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Meet the Stethacanthus, a Prehistoric Shark With Spikes on Its Head

It's the weirdest-looking dorsal fin you'll ever see.

The ocean will seemingly never run out of strange creatures to baffle the mind — especially when you factor in the extinct ones from millions of years ago.

You think the hammerhead shark or the barreleye fish are weirdly built, right? But, then you hear about animals like the ancient Dunkleosteus or the giant sea scorpion, and you're probably like, "Wow I am so glad I didn't live in a time where 8-foot swimming scorpions and fish with blades for teeth existed."

Millions of years ago, the sea was kind of a free-for-all in terms of what nightmare animals lived there. Take, for instance, the Stethacanthus, a shark with spikes on its head and dorsal fin.

And it's the weirdest-looking dorsal fin you'll ever see.

It may have been pretty small and just ate fish, crustaceans and cephalopods, per Melbourne Museum. But that doesn't make this 350-million-year-old fish any less threatening with those head spikes. Technically those spikes are called denticles, per the Journal of Vertebrate Paleontology.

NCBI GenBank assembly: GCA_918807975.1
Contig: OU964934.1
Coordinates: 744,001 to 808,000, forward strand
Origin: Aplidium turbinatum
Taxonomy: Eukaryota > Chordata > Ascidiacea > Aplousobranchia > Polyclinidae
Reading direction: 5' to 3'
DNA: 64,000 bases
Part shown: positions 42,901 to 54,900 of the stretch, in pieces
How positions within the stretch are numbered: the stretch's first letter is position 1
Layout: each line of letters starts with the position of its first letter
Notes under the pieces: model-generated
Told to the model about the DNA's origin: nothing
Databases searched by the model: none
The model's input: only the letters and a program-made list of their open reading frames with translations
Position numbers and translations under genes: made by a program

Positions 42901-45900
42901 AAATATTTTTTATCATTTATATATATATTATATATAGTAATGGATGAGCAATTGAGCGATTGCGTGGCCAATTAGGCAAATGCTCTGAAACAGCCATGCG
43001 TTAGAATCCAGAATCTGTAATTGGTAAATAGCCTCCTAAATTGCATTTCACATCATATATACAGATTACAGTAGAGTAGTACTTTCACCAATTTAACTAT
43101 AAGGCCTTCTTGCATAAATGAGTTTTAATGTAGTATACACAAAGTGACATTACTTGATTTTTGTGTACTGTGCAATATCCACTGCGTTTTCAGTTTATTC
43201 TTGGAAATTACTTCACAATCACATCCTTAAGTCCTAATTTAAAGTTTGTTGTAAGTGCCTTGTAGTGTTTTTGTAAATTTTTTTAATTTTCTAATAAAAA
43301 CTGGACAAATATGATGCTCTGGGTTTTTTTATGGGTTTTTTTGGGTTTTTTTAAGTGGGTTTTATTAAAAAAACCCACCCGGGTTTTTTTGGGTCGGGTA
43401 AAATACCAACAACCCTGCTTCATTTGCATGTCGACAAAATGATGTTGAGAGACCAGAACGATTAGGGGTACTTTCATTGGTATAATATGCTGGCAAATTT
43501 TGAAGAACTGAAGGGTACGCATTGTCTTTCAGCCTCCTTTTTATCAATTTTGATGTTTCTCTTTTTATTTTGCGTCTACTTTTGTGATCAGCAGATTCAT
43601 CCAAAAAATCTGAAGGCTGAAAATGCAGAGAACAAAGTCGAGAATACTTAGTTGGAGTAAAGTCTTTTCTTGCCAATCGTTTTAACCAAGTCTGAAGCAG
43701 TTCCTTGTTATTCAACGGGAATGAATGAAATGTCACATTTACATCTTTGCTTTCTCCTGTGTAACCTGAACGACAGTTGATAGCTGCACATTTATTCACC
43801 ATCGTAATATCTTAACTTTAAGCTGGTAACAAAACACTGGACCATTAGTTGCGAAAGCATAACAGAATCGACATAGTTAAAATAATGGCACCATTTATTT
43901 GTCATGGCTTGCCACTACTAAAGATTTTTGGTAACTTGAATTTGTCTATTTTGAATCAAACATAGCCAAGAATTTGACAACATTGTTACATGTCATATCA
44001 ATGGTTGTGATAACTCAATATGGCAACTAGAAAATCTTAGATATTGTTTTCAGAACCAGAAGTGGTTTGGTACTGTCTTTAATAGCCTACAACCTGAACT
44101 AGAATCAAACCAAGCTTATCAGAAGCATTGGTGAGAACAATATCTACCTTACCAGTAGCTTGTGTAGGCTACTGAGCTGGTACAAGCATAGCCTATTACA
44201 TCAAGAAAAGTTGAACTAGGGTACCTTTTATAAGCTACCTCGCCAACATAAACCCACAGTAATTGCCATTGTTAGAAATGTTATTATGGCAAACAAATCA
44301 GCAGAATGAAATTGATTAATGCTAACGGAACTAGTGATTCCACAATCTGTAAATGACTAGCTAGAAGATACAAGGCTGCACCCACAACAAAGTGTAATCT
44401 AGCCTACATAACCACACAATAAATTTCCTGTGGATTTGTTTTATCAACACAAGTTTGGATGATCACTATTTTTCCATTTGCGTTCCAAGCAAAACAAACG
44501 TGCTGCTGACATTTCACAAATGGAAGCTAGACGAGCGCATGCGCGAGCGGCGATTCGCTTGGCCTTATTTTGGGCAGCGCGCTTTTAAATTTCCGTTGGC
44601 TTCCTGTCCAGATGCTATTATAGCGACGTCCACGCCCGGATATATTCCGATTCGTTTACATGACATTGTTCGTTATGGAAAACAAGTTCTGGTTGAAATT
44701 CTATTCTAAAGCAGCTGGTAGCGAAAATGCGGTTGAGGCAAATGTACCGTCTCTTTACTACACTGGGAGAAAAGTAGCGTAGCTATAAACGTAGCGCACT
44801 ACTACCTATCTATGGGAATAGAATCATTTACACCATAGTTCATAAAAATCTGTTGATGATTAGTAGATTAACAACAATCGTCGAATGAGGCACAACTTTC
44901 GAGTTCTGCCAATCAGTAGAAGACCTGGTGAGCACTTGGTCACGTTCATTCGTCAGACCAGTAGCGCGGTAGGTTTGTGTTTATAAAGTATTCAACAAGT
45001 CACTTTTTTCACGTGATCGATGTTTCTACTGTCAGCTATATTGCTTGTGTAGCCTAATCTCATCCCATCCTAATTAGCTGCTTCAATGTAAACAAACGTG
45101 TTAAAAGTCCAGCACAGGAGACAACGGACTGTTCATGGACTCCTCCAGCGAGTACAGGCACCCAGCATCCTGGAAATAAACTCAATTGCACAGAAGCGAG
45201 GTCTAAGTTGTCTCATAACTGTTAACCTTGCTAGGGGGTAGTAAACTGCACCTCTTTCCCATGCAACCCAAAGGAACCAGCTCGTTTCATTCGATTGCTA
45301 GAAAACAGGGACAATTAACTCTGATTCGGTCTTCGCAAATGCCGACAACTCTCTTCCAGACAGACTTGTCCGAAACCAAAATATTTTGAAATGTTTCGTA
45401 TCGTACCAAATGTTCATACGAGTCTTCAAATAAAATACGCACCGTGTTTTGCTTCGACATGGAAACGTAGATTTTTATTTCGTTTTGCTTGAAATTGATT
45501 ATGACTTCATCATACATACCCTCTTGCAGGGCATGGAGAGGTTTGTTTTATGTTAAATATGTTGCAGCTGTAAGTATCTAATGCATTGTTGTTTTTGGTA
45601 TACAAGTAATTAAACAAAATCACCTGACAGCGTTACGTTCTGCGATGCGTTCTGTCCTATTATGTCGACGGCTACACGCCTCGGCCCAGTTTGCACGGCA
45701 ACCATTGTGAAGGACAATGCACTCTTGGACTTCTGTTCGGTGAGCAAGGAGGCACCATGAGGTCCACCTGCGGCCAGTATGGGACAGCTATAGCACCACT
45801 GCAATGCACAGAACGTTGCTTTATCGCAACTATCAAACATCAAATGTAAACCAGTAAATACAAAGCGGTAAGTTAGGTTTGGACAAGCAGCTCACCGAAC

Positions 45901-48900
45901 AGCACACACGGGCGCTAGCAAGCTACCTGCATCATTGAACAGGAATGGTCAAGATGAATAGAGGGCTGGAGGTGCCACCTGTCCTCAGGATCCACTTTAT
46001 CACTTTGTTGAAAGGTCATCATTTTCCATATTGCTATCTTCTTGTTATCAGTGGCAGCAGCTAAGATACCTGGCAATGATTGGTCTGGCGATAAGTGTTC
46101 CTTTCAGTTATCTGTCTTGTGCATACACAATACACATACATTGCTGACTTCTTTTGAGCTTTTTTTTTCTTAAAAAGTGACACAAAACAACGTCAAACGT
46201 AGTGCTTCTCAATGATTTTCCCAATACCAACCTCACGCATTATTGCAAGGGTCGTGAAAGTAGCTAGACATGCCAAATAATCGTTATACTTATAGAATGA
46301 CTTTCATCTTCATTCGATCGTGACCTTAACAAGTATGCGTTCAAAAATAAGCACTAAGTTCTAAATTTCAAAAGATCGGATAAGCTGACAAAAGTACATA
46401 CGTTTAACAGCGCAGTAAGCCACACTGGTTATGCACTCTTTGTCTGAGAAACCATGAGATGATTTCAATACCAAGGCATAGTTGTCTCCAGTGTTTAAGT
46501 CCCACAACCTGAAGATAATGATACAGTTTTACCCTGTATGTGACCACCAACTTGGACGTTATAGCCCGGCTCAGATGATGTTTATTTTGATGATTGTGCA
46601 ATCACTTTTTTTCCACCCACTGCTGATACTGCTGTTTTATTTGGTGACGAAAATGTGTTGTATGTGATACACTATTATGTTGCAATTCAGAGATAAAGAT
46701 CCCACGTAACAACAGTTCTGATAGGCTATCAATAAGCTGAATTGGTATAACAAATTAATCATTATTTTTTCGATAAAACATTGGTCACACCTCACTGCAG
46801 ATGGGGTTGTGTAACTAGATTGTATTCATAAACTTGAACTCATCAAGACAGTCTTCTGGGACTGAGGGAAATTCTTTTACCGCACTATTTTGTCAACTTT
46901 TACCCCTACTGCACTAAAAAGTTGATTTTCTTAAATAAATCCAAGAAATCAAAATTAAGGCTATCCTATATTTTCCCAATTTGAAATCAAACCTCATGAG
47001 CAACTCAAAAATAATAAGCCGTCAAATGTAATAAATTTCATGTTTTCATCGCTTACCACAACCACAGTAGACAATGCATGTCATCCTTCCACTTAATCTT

Modern-day shark skin is made up of the same sort of spiny scales, just more tightly woven.

Scientists aren't sure what the purposes of these spikes or dorsal fin were. Or why it's shaped like an ironing board. But they have made some educated guesses:

1. For scaring.



The Stethacanthus was only 2 feet long, per the Melbourne Museum, and BBC reported that some have suggested that the spiny patches may have been to make itself look bigger.

Perhaps the alignment of head and dorsal spikes were able to make the shark look like it had a wide, toothy mouth.

This optical illusion would have made it seem larger or more dangerous to scare off potential predators.

2. For transportation.


The ReefQuest Centre for Shark Research noted that some have theorized the Stethacanthus used its spikes to attach to other animals and get more easily transported from area to area.

Sort of like the modern-day remoras.

3. For mating.


Let's be real — it's almost always for mating. After all, BBC noted that only males have that bristly top fin. The Journal of Vertebrate Paleontology reported that some scientists believe the denticles to have been weapons for breeding males to use against other males for a female's affection.

And, the Journal noted that some believe the flat fin structure was inflatable.

So, it could grow to a larger ironing board — perhaps to better attract mates with?

One thing is pretty easy to assume, though: As ReefQuest noted, the shark certainly couldn't glide through the water with ease.

It's hard to do that when a weird non-aerodynamic plateau was coming out of its head.

What kind of madness will the ocean world cook up next?


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